State-of-the-art: Art Basel in Miami Beach

As a visitor to Art Basel in Miami Beach, you have to give yourself time, recommends Marc Spiegler. After a couple of hours at the fair, the city has plenty for visitors to discover on a short break, after which they can rejoin the fray, refreshed and invigorated. Spiegler is director of one of the most important art fairs in the world. He takes us on a personal guided tour of the year’s most glamorous art event.

Hendrik Lakeberg

Design District

“The District has been revitalized over the last ten years. It’s a great place for those who like luxury shopping and there are also lots of fantastic new restaurants. This year, the new ICA Miami building is opening there during Art Basel in Miami Beach. Ellen Salpeter and Alex Gartenfeld have organized a major group exhibition exploring the significance of the artist’s studio from the post-war period to the present day.”

Florida Keys

“If you like driving motorcycles or cars, rent one and drive down the Florida Keys to Key West. The Seven Mile Bridge is magic.”

Wynwood Art District

“Wynwood is more of a hipster area – a great place to get things like cold-brew coffee but also with a lot of space devoted to subculture and graffiti art.”

The excellent private collections and museums

“You have the amazing opportunity to view the city’s internationally renowned private collections and museums, which are all worth a visit. This includes the Cisneros Fontanals Art Foundation (CIFO), the de la Cruz Collection Contemporary Art Space, the Margulies Collection and the Rubell Family Collection, as well as museums such as the Pérez Art Museum Miami, ICA Miami, MOCA and the Bass Museum.”

The sunset at Stiltsville

“During Prohibition, a bunch of houses were built on stilts in the middle of the ocean in international waters by bootleggers and smugglers. Today, it’s beautiful to take a boat trip there at sunset. We do that trip every year at the end of our Selection Committee meetings.”

Art Basel Miami Beach was brought to life in 2002. How is it different from the Art Basel fairs in Hong Kong and Basel itself?
Marc Spiegler: Art Basel in Miami Beach was conceived in the late nineties as the second of the Art Basel fairs. The idea was to launch a presence in the United States, long the strongest art market in the world. But Art Basel also saw in Miami a gateway to Latin America. Another reason for choosing Miami Beach at the time was its location and climate – it’s a place where people can go to the beach in December to relax and have fun. None of which is contradictory to being a great place for discovering art.

In what ways has Art Basel in Miami Beach changed its profile over the years?
Spiegler: Originally, the fair was also intended as a crossover from the art world to the broader creative class of design, fashion and music. At the beginning, a lot of galleries assumed it would be best to show flashy pop-oriented art in Miami Beach. Now they realise it’s a place where you have to have high-quality works to succeed.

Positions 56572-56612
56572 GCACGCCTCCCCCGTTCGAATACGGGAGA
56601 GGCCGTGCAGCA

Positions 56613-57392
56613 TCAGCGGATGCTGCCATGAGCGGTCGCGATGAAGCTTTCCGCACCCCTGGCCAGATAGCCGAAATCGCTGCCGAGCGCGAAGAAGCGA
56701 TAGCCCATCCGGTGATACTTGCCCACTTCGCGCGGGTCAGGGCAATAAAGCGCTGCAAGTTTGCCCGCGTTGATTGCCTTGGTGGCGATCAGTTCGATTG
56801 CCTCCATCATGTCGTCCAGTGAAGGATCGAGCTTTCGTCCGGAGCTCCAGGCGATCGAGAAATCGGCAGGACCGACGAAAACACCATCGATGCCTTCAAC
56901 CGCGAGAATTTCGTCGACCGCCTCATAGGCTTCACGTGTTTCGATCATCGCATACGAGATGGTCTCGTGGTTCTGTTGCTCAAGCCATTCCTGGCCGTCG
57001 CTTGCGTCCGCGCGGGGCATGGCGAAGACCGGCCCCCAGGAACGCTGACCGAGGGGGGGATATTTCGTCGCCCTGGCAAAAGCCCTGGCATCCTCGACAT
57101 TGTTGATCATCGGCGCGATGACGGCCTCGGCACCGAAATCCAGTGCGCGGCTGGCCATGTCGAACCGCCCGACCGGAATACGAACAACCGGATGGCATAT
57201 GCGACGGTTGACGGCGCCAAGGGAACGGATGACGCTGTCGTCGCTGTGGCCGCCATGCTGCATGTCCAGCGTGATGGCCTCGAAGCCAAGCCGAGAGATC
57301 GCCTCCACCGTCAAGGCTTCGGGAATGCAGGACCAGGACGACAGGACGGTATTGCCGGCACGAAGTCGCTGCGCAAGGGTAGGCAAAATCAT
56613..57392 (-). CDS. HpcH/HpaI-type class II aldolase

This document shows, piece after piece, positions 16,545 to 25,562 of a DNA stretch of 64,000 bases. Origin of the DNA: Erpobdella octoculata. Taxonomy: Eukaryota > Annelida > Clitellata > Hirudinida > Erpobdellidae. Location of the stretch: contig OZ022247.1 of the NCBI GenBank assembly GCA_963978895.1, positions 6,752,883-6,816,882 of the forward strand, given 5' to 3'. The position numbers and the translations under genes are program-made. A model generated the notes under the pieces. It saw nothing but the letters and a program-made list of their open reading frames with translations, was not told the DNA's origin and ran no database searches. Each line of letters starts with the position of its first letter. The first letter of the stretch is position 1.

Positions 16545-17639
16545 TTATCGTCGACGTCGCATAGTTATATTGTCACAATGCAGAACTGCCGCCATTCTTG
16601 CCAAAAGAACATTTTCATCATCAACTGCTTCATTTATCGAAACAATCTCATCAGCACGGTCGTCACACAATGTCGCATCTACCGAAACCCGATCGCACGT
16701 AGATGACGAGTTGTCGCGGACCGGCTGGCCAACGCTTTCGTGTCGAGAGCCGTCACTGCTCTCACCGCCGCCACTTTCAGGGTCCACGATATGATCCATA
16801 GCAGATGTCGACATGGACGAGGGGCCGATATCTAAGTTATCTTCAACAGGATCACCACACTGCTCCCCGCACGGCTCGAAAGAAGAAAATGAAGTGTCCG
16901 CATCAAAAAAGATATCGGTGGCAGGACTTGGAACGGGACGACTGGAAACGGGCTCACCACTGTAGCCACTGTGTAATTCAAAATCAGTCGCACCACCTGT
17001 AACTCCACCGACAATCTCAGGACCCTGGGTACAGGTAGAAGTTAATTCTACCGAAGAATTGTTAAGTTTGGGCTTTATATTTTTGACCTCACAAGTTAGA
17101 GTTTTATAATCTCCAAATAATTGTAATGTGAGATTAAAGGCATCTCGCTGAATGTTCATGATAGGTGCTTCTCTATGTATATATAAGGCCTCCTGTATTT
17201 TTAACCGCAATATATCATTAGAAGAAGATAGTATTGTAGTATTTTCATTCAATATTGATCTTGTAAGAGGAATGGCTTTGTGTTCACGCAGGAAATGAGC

For somebody who is new to collecting art, what is the best way to approach a fair like Art Basel in Miami Beach?
Spiegler: You don’t have to be an art buyer to get something out of the fair. There is the Film series, for example, and there is the Conversations series. Whenever someone says to me “I don’t like contemporary art,” I challenge them to go to our fairs with an open mind, spend a few hours and see if truly nothing excites them.

But how do you avoid being overwhelmed by the fair and the sheer volume of art that there is to see at the fair?
Spiegler: It’s always good to do research ahead of time. We have an app that includes thousands of artworks that will be coming to the show, and while it is good to have a plan, it is also good, and important, to get lost. Here's the beauty of the Miami Beach show: you can go to the fair for a couple of hours, then head outside to the Botanical Garden and have lunch in the sun and go back inside for a few more hours.

Would you say that the city of Miami itself has changed through this boost to the art scene?
Spiegler: To a degree, in that the fair has helped to transform Miami. Great museums have been established since we came, such as the Pérez Art Museum, built by the architects of Herzog & de Meuron. This year, during Art Basel in Miami Beach, the Institute of Contemporary Art will open its new space in the middle of the Design District. Miami Beach has changed a lot, and for the better. When the fair came here, the city was going through a difficult time. It had a tough reputation. Now many collectors enjoy spending time here throughout the year.

What do you personally like best about being in Miami?
Spiegler: Besides meeting lots of inspiring artists, gallerists and museum directors from all over the world who visit the fair, I love to be outside and in the water. Recently, I had a 7 a.m. meeting with Craig Robins, who is the owner of Design Miami and also the founder of the Design District. I was on a paddleboard and he was in a kayak. That’s a very Miami-style way of doing business.

Marc Spiegler

The 49-year-old art business executive began his career as a writer for publications such as ARTnews and New York Magazine. Chicago-born Spiegler was appointed Global Director of Art Basel in 2012. Art Basel in Miami has grown into a million-dollar business for the city and has been a welcome shot in the arm for the hotel and gastronomy sectors as well as the art scene in the city. BMW is an official partner of Art Basel.